Rwy arresting gears


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Rwy arresting gears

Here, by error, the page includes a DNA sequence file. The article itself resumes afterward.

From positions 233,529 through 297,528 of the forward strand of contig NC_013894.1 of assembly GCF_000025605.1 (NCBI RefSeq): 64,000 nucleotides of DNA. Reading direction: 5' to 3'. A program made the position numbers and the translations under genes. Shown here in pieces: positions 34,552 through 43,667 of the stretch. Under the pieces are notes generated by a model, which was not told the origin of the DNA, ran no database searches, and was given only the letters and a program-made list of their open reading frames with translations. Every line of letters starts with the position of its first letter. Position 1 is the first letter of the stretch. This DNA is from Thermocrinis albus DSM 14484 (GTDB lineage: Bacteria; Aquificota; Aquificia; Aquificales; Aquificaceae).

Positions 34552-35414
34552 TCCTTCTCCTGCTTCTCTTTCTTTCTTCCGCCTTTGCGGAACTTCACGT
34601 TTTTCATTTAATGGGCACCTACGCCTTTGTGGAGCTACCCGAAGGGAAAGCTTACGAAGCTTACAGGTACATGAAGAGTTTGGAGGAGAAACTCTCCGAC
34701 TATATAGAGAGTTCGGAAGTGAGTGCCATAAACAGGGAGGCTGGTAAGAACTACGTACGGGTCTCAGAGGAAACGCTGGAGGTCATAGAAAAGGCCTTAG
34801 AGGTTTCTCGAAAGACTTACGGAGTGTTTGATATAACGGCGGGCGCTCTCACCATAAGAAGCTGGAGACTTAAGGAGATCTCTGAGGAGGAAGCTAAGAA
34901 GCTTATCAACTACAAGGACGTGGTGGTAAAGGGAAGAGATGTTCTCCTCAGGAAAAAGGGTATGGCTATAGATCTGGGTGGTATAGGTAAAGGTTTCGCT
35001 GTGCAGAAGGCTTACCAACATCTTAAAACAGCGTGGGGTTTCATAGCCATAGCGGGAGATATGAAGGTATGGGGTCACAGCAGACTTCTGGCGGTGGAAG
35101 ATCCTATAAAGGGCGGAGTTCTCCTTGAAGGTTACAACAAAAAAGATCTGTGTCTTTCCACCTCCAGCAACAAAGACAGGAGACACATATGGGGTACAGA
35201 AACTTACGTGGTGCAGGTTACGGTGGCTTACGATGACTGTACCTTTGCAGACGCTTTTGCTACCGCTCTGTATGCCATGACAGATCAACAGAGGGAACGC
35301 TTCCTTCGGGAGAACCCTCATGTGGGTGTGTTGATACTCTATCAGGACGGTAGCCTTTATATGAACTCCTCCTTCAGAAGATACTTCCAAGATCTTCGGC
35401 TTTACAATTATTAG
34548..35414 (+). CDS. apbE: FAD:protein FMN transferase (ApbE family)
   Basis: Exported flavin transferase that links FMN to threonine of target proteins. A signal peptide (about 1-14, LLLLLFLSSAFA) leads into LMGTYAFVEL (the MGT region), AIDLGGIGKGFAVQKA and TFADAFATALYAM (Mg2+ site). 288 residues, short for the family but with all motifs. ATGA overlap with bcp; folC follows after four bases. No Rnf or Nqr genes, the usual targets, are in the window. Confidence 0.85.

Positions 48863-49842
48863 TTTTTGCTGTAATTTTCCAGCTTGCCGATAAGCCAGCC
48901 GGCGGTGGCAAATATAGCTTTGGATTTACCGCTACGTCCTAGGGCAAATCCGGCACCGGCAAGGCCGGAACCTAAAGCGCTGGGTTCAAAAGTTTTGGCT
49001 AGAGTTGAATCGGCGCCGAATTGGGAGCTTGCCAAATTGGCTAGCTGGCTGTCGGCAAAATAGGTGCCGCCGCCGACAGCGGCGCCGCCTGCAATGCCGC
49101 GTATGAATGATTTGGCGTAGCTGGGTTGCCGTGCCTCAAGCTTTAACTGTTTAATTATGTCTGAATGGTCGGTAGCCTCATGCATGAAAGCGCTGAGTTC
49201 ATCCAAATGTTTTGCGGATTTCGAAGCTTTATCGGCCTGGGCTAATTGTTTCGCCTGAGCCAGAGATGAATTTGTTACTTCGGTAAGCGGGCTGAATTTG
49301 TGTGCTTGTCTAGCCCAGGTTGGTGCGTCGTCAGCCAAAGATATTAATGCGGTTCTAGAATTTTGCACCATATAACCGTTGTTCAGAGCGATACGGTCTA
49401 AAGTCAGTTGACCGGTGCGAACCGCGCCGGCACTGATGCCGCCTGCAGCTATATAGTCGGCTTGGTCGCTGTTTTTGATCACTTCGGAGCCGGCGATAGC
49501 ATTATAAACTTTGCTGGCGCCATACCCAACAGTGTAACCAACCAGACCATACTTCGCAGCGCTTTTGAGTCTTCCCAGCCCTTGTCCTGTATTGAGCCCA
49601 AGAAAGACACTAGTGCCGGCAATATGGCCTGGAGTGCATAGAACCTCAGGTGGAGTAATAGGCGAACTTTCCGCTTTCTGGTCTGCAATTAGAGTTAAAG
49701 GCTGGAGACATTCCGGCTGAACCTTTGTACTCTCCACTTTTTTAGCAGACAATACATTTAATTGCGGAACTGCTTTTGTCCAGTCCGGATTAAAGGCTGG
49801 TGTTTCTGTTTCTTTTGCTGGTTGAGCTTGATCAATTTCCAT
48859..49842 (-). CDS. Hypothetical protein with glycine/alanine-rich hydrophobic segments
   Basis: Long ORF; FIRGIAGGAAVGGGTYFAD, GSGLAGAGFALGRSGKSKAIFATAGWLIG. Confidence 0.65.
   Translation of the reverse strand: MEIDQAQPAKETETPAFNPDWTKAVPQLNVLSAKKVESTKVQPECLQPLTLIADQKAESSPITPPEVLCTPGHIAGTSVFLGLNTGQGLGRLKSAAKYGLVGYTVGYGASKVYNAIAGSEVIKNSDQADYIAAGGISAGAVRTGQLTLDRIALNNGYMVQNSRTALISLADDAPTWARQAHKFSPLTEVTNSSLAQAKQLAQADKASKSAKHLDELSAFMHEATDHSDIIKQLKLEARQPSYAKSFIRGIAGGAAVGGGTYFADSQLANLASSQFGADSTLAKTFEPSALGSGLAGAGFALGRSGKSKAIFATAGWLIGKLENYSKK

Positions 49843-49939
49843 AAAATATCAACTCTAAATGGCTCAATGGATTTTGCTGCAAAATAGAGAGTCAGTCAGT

1. 1. MINIMIZING THE IMPACT RUNWAY ARRESTING SYSTEMS OF ON COMMERCIAL AIRPLANE OPERATIONS Many airports throughout the world have joint commercial-military operations. Runways at these airports often are equipped with arresting gear systems for tactical military aircraft to use for landing. These systems pose a potential damage and safety hazard to commercial airplanes that use the same runways. Airports and airlines can take steps to help ensure safe commercial operations under such circumstances. Measures include writing airport procedures specifically for commercial airplane operations, modifying existing arresting systems, reducing declared landing and takeoff distances, and increasing inspections of airplanes with nosegear spray and gravel deflectors. FACILITIES BRAD BACHTEL LEAD, AIRPORT OPERATIONS AIRPORT TECHNOLOGY BOEING COMMERCIAL AIRPLANES GROUP AERO 23